1991 Lincoln Mark Vii BRAKE ISSUE


Pulling into the driveway I lost all brakes, pedal went hard. So replaced pads, rotors, calipers, bearings, fluid is up where it should be and guess what....pedal is still hard. Any help here with what might be the problem???



Theresa, these have a very common hydraulic pressure pod failure (block ball looking thing). I'll have to do some research but if the pod fails, I believe you lose all power assist and get a stiff pedal (no power brakes type feeling).

Sound about right?


El Presidente
Staff member
Paid Member
You need to have the system checked with a diagnostic scanner such as the Star II tester. It is likely a malfunction in the accumulator or hydraulic pump, part of the ABS system.


The hydraulic pump maintains a pressure between 14,000 kPa (2030 psi) and 18,000 kPa (2610 psi) in the accumulator and is connected by a high-pressure hose to the booster chamber portion of the hydraulic actuation assembly and a control valve. When the brakes are applied, a scissor-lever mechanism activates the control valve and a pressure, proportional to the pedal travel, enters the booster chamber portion of the hydraulic actuation assembly. This pressure is transmitted through the normally open solenoid valve through the proportioning valve to the rear brakes. The same pressure moves the booster piston against the master cylinder piston, shutting off the central valves in the master cylinder. This applies pressure to the front wheels through the two front, normally open, solenoid valves.

The electronic controller monitors the electromechanical components of the system. Malfunction of the anti-lock brake system will cause the electronic controller to shut off or inhibit the anti-lock feature in the brake system. However, normal power assisted braking remains. Malfunctions are indicated by one or two warning indicators inside the vehicle.

Loss of hydraulic fluid or power boost pressure will inhibit the anti-lock brake system.

The 4-wheel anti-lock brake system is self-monitoring. When the vehicle ignition switch is placed in the RUN position, the electronic controller will perform a preliminary self check on the anti-lock electrical system indicated by a three to four second illumination of the amber Check Anti-Lock Brakes indicator in the instrument cluster. It is possible that both the CHECK ANTI-LOCK BRAKE and BRAKE warning indicators will stay lit for up to 60 seconds after the ignition is placed in the RUN position, while the pump runs to fully charge the accumulator. During vehicle operation, including normal and anti-lock braking, the electronic controller monitors all electrical anti-lock functions and some hydraulic operations.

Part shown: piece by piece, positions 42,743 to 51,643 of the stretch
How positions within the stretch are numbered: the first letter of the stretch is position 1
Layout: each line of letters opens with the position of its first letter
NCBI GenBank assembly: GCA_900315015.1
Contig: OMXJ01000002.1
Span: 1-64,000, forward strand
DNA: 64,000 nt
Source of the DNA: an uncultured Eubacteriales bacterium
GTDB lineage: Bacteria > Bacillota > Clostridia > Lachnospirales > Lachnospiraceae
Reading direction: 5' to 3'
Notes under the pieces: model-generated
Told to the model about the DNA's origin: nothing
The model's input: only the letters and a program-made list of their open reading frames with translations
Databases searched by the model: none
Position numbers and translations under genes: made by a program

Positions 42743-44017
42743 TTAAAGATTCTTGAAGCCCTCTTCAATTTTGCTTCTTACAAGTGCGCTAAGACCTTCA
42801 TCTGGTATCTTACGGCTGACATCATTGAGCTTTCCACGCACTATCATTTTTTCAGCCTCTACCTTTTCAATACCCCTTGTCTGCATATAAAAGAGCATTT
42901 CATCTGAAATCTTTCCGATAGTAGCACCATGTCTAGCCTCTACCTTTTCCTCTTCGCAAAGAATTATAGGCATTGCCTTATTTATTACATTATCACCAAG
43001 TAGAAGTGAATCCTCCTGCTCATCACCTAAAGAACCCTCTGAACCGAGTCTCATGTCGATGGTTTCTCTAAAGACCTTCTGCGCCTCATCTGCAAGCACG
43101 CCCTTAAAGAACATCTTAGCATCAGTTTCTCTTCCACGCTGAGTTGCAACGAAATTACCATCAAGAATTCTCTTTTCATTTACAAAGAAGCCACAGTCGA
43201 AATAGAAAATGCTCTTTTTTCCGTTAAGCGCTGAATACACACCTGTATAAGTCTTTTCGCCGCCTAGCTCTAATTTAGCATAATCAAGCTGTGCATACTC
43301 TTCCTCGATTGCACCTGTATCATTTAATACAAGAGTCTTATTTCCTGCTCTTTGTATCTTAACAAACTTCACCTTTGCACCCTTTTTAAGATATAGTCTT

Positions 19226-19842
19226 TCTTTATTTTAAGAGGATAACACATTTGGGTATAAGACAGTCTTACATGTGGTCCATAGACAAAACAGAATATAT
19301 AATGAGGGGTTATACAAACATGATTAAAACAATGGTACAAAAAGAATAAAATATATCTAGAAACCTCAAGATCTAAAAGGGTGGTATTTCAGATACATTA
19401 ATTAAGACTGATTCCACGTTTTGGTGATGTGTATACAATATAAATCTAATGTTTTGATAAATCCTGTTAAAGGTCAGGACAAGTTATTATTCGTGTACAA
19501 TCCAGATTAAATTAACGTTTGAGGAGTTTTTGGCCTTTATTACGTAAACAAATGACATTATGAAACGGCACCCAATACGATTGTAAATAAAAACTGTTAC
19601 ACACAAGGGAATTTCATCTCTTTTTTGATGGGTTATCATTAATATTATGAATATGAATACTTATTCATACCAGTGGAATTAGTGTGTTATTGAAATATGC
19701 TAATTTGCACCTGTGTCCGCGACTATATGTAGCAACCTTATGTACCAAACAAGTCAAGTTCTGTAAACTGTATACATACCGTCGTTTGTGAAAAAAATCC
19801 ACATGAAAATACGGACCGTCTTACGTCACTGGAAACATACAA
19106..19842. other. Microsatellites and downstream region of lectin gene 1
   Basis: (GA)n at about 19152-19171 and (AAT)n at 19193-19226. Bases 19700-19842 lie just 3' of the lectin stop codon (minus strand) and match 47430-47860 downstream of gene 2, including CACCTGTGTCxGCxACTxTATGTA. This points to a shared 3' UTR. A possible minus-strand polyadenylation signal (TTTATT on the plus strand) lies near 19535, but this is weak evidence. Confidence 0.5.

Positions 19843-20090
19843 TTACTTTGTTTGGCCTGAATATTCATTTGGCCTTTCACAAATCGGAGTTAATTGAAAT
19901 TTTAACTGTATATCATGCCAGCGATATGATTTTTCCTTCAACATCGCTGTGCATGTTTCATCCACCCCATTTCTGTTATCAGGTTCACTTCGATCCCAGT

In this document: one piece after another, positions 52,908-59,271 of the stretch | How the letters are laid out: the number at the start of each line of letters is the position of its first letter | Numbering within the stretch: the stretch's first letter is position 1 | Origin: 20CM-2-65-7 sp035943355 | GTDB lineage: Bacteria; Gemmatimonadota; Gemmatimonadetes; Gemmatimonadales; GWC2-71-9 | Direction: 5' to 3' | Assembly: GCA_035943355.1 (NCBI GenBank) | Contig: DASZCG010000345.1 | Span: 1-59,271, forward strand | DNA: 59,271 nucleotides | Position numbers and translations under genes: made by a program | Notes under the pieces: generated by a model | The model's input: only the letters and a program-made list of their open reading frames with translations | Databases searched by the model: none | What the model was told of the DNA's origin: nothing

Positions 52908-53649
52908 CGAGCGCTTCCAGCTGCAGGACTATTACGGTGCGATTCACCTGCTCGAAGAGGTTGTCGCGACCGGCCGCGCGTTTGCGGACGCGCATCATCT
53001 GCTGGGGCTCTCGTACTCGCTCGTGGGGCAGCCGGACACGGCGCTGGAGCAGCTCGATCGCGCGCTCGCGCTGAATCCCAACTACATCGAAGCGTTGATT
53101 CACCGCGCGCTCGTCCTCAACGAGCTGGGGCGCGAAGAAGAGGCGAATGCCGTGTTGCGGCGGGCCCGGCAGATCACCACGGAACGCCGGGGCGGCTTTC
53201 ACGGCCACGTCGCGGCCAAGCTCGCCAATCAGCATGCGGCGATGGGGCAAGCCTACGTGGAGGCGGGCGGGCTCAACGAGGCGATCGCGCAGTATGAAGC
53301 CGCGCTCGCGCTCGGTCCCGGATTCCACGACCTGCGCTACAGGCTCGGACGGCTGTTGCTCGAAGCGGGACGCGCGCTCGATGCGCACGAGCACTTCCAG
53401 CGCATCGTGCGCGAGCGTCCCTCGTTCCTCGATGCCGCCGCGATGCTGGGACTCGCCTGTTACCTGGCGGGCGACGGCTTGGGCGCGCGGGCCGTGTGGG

In most malfunctions in the anti-lock brake system, the amber "CHECK ANTI-LOCK BRAKES" and/or "BRAKE" indicator will be illuminated. The sequence of illumination of these warning indicators combined with the symptoms can determine the appropriate diagnostic tests to perform. However, most malfunctions are recorded as a coded number in the controller memory and pinpoint the component needing service.

Have you had any "CHECK ANTI-LOCK BRAKES" and/or "BRAKE" indicator warnings?


Where might I find one of these "pods", I do think that is what the problem is. Also thank you for all the info you have already given me.....:)


I had this same issue with my 1989 Mark LSC, I replaced the ABS system with a Mustang booster and master cylinder. The conversion works great and is easy to do.


I had the same problem with ATE Teves II pump in 1987 Tunderbird Turbo Coupe (the same pump as in Mark VII and Fox-Continentals) and it turned out it just needed new pump relay. This article is very helpful to diagnose problems with these units: http://www.turbotbird.com/techinfo/TEVES II ELECTRO-HYDRAULIC BRAKING SYSTEM 87-88 TCs.htm

Try this first:
"Locate the pump relay in the plastic housing under the vacuum tree. It should be the front relay, having GY/Y, T/Y, GY/R, and PK/LB wires going to the relay socket. Remove the relay from the plastic housing, and remove the relay from its socket. Use a heavy gauge jumper wire to jumper the T/Y and GY/R wires in the socket. The pump motor should run. Do not run the pump for more than 10 seconds!"

If brake pedal operates normally after that (you will be able to depress it ony 2-3 times until it will get hard again), I'm 80% sure you need a new relay. If you don't know where this relay is located I'll take you a pic under the hood of my '87 Continental on Tuesday.
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